In 1630, a Dominican friar supportive of Galileo’s views granted approval to the manuscript, after some revisions. This is when the plague hit Italy again, forcing people to curb their traveling and isolate in place. Galileo saw an opportunity. He managed to get the manuscript shipped from Rome to his home in Florence, but in separate parts. Seeing the approval from the censors in Rome, the censors in Florence rubber-stamped the process, and the book went to print even before the last parts arrived in Florence.

When the pope saw the end result, he was furious. Galileo had added a requested revision by admitting that God, through a miracle, could make the sun go from east to west every day. (It’s not the sun that moves, but the earth that rotates.) But he did so in a mocking way, an affront the pope was not ready to swallow in a time of confrontation between Catholics and Protestants. The book was censored and Galileo forced to abjure his heliocentric view of the cosmos. Still, copies of the book leaked out of Italy, and the Copernican revolution took flight.

Thank the plague for calculus and physics

Then, in 1665, now in England, the plague forced the young Isaac Newton to flee from his studies at the University of Cambridge to his mother’s farm in Woolsthorpe, where he stayed for two years. Yes, there were apple trees on this farm. During those two years, Newton’s genius exploded with a force that is hard to fathom. He made full use of a mastery of mathematics probably unrivaled by anyone in Europe at the time to create with unprecedented originality what would become transformative works in the history of science, which early biographers called the anni mirabilis (“marvelous years”). Newton himself recalled later:

“In the beginning of the year 1665 I found the method of approximating series and the rule for reducing any power of any binomial into such a series. The same year… in November had the direct method of fluxions [what we call differential calculus today, which was independently invented by Gottfried Leibniz in Germany] and the next year in January had the theory of colors and in May following I had entrance into the inverse method of fluxions [integral calculus]. And the same year I began to think of gravity extending to the orb of the Moon and… from Kepler’s rule of the periodical times of the planets being in sesquialterate [three-halves power] proportion of their distance from the center of their orbs, I deduced that the forces which keep the planets in their orbs must be reciprocally as the squares of their distances from the centers about which they revolve; and thereby compared the force requisite to keep the Moon in her orb with the force of gravity at the surface of the Earth, and found them answer pretty nearly. All this was in the plague years 1665-1666. For in those days I was in the prime of my age for invention and minded mathematics and philosophy more than any time since.”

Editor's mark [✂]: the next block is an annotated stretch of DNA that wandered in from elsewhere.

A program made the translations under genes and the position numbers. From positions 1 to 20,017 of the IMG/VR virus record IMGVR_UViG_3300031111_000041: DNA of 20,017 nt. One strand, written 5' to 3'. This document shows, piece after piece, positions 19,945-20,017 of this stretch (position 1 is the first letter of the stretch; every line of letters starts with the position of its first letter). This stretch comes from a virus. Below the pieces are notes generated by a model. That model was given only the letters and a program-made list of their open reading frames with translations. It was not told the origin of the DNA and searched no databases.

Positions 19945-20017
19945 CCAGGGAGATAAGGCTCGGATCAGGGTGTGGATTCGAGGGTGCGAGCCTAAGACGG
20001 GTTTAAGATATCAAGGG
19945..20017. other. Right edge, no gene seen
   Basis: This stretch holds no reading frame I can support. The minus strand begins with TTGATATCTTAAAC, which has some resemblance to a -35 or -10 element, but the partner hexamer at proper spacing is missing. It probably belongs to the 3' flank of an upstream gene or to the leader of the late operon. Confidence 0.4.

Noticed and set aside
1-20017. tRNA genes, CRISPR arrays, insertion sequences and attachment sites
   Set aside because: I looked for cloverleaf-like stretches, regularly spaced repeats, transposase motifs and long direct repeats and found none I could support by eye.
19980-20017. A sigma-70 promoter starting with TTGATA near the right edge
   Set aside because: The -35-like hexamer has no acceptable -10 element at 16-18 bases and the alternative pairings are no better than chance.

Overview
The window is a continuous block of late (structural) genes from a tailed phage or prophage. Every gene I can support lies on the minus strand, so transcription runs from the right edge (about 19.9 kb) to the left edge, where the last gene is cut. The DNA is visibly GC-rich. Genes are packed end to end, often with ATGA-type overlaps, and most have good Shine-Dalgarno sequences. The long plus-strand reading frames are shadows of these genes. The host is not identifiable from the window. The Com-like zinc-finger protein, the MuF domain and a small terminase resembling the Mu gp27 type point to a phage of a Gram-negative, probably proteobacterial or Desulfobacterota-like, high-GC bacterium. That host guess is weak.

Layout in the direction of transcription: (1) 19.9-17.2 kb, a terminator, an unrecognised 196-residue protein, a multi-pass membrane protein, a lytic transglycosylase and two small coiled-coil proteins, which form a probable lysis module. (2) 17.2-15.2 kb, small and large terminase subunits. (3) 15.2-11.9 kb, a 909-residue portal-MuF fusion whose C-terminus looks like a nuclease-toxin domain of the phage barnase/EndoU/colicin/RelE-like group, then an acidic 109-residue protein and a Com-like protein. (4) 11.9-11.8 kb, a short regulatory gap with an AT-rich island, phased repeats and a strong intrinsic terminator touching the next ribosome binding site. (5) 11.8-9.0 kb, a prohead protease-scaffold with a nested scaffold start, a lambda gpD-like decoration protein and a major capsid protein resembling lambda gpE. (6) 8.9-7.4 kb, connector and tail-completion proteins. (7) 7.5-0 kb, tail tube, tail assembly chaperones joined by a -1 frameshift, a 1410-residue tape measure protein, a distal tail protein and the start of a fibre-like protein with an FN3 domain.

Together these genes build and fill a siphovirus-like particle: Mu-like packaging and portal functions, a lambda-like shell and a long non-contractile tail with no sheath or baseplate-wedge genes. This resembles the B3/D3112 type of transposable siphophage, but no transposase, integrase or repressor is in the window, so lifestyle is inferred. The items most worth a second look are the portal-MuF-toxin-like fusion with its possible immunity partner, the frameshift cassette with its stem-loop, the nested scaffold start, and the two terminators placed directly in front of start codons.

In summary, during these two plague years, Newton laid down the foundations of differential and integral calculus, the theory of light and color, the laws of motion, and the universal theory of gravity. Not bad for a 23-year-old student.

From Petrarch to Newton, we learn to celebrate the human spirit that, in the darkest of times, launches itself up toward that rarefied place of creative freedom safely beyond the endless battle between life and death.

The Black Death, caused by the bacterium Yersinia pestis, wiped out 30 to 50 percent of Europe’s population between 1347 and 1351. But, this is just the most infamous of the little microbe’s shenanigans. Y. pestis, which is one-millionth our size, has caused three major pandemics and continues killing people to this very day. The plague gets such a bad rap because it represents some of the greatest tragedies to ever befall the human race.